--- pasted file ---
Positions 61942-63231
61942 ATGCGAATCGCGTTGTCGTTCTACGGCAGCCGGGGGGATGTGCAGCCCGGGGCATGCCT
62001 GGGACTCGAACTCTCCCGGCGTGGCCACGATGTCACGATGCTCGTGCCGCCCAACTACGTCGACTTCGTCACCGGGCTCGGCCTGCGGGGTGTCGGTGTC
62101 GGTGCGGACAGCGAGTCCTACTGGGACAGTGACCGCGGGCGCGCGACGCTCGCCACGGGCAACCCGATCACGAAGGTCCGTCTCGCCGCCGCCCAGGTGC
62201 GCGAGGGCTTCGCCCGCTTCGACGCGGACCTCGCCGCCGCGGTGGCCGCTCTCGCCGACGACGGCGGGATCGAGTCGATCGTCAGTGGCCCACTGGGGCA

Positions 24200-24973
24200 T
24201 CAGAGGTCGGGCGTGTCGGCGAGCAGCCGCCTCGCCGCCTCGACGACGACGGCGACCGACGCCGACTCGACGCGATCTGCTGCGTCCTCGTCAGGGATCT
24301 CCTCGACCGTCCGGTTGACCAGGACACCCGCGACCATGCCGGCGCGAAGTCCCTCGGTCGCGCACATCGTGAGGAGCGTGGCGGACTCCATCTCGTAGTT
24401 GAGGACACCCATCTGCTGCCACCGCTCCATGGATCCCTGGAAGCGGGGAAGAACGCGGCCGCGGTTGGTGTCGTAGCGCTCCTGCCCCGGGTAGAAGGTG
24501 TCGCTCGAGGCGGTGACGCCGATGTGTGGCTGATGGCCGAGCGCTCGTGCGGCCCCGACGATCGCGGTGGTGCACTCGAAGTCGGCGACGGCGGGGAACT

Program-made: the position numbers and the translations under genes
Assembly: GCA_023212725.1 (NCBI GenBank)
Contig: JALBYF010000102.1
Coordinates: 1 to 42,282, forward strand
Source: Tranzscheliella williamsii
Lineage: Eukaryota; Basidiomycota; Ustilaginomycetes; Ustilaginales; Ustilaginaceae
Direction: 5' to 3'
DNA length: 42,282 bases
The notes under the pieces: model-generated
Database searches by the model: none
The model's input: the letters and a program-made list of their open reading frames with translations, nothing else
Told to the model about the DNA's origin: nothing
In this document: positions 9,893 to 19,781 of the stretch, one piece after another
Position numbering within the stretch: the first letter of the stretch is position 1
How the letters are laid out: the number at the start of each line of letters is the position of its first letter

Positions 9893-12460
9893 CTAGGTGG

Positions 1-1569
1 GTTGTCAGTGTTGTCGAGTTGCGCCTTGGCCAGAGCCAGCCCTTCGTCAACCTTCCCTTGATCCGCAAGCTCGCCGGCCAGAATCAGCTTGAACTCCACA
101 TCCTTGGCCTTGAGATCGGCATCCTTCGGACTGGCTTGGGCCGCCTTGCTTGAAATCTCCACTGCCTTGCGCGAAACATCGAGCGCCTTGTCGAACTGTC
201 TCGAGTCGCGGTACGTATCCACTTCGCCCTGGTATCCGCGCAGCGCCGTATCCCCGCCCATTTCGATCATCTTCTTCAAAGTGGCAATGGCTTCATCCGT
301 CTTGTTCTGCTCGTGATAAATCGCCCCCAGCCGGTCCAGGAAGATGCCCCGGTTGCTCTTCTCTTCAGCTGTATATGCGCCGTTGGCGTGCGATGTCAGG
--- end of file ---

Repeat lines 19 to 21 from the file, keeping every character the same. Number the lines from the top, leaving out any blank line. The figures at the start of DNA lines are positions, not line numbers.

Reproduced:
DNA length: 42,282 bases
The notes under the pieces: model-generated
Database searches by the model: none